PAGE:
An interesting blog post from CBI (Consensus Building Institute) about joint fact finding processes in science-heavy public policy contexts. Per Pat Field: The traditional ways of generating information in stovepipes – via the academy, industry, government, or NGOs – are not meeting the three-pronged test of useable science and technical studies: credible, legitimate, and salient. … Continue reading Joint Fact Finding
I am thrilled to be part of the highly anticipated second edition of The Negotiator’s Desk Reference, recently published by Mitchell Hamline’s DRI Press. The NDR comprises two volumes and brings together articles from numerous scholars (including our bloggers!) across a wide variety of disciplines. Five years ago, I attended a conference at Marquette to … Continue reading Comes Now NDR v.2
The following notice about our upcoming conference at Texas A&M is from my wonderful colleague, and FOI, Nancy Welsh: Dear Colleagues, On Friday, April 13, 2018, Texas A&M University School of Law will hold a conference entitled Natural Disasters, Stakeholder Engagement and Dispute Resolution. The conference will address how dispute resolution and collaborative processes can … Continue reading Natural Disasters, Stakeholder Engagement and Dispute Resolution
“[I]f . . . I act for the Big Bad Wolf against Little Red Riding Hood and I don’t want this dispute resolved, I want to tie it up as long as I possibly can, and mandatory mediation is custom made. I can waste more time, I can string it along, I can make sure … Continue reading A Good Bad-Faith Policy?
Earlier this month, it was announced that Guhan Subramanian will succeed Bob Mnookin as chair of the Program on Negotiation at Harvard Law School. This is excellent news. More here, including these words from HLS Dean Manning: “Harvard Law School and the entire negotiation community are fortunate indeed to see this torch passed from one … Continue reading Changes at PON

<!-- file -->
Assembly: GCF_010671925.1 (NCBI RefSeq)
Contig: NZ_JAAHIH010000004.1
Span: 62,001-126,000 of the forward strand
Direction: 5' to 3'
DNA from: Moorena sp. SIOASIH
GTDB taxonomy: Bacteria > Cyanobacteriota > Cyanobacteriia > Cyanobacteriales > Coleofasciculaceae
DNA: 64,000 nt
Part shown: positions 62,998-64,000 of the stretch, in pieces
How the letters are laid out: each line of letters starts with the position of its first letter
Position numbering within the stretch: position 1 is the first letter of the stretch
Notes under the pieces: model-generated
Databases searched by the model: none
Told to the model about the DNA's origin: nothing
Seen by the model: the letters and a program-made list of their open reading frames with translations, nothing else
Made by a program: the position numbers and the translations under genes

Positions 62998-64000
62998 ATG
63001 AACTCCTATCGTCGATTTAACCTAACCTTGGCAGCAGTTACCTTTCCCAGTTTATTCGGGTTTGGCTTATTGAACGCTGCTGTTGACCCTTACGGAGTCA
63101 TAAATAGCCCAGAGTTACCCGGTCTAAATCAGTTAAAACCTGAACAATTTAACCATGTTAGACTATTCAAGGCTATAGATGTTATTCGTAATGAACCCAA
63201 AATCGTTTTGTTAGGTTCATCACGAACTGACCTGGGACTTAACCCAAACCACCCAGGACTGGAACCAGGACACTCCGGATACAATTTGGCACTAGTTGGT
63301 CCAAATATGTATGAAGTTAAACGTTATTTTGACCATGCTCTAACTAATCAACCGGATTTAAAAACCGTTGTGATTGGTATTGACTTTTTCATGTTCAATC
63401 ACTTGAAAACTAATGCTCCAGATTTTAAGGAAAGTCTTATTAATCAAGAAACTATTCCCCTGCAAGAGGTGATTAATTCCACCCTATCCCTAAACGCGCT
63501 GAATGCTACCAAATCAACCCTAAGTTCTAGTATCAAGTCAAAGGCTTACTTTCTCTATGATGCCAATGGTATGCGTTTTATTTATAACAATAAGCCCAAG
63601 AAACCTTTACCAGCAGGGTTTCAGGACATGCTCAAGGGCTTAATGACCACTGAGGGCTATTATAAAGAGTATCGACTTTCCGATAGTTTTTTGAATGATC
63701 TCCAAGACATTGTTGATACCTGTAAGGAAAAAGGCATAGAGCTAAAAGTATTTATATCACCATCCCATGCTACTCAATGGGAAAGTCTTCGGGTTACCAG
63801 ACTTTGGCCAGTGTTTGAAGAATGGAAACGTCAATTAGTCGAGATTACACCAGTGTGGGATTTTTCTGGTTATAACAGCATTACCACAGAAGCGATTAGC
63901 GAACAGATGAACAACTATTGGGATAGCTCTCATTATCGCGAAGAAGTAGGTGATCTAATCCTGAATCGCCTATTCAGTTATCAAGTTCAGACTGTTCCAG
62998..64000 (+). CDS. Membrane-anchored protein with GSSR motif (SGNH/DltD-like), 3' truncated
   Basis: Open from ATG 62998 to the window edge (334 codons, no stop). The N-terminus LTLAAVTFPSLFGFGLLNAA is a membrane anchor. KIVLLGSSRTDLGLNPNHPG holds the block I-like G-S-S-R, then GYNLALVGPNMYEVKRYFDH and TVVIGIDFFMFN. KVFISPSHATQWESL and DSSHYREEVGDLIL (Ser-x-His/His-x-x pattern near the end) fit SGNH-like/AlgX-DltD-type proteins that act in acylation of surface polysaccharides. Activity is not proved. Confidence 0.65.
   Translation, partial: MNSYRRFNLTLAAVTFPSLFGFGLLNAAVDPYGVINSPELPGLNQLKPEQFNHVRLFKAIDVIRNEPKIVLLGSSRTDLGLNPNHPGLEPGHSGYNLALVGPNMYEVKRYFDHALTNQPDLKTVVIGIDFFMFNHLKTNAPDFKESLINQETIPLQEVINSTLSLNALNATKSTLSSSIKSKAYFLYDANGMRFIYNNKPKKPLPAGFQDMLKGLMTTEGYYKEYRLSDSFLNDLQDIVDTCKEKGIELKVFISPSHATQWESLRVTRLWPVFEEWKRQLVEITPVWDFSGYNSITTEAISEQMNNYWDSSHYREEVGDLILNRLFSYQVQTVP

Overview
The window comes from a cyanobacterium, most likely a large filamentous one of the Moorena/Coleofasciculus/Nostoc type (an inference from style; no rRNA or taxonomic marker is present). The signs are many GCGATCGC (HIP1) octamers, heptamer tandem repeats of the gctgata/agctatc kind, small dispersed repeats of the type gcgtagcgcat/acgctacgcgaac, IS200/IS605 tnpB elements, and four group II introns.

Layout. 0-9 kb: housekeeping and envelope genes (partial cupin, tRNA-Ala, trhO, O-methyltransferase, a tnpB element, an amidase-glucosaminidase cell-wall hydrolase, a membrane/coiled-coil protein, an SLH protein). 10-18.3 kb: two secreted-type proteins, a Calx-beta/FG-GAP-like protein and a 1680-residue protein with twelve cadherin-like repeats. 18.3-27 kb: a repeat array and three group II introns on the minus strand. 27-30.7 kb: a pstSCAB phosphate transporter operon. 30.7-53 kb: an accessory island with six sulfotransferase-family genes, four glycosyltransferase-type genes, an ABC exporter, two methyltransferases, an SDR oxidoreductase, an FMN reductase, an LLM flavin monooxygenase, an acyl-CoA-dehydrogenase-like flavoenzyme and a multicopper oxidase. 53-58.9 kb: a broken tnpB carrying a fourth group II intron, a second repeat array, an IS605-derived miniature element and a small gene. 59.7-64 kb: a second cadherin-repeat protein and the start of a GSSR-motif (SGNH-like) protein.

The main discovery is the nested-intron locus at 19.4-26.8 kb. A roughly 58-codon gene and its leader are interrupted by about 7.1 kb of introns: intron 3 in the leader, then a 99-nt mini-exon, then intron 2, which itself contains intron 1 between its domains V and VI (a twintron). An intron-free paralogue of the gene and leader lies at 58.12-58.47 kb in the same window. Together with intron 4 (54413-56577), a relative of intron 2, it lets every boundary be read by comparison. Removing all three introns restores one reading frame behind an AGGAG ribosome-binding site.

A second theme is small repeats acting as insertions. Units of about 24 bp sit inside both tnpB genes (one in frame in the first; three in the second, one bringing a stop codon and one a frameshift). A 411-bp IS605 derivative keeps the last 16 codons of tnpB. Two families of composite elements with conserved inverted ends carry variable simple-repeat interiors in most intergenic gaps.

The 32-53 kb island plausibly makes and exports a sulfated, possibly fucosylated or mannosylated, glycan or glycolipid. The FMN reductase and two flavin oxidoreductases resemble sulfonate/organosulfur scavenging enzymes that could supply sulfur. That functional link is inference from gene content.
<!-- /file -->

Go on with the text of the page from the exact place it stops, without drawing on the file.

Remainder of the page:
We all know about situations when people say that they really like the idea of ADR, but it’s not appropriate in their particular case. Sometimes there are very good reasons not to use an ADR process. Other times, not so much. There may be similarities in some people’s reaction to the idea of using a … Continue reading Stone Soup: It’s a Great Idea But . . .
I recently became aware that, through its budget process, New York State legislators are seeking to amend New York’s arbitration law (contained in its Civil Practice Law and Rules) to, among other things, require that all arbitrators be neutral (i.e. no party arbitrators); require certain disclosures by arbitrators relevant to possible bias; permit vacatur based … Continue reading New York State Proposes Amending its Arbitration Law
For those of you who don’t follow the lawprof listserv, Ben Davis (Toledo) had an interesting link to an article describing the use of arbitration clauses in summer associate employment contracts. In response to that message, Brian Farkas, one of Cardozo’s super adjuncts, had this response that I thought would be enlightening for our broader … Continue reading Arbitration Clauses in Summer Associate Contracts for Employment
Every year at the ABA DR Section Spring Conference there are several awards that get a lot of attention – for example, this blog announced that Charlie Craver will deservedly receive the Outstanding Scholarly Work Award and the Divided Community Project at (the) Ohio State University, Moritz College of Law also will deservedly receive the … Continue reading ABA DR Section – Chair’s Awards
Here they are, this year’s US News Rankings for dispute resolution programs. Unlike the rankings for law schools, these are voted on by law school faculty – consider them reputational rankings. Congratulations to all ! Rank School Name 1 Pepperdine University 2 Ohio State University (Moritz) 3 Harvard University 4 Mitchell Hamline School of Law 5 … Continue reading 2018 US News Rankings
This post summarizes a status report on the Stone Soup Dispute Resolution Knowledge Project, describes possible next steps, and invites your input and participation. I encourage you to consider how you might incorporate Stone Soup in your plans for next year. In particular, this post describes choices you might make in using … Continue reading The Stone Soup Project Needs YOU!
Check out the contribution of Brian Farkas (Cardozo) over at Prawfsblawg, as part of their online symposium on the future of legal education. Brian calls for greater adoption of mediation and arbitration in doctrinal courses, to better prepare students for the realities of legal practice. It’s a terrific post.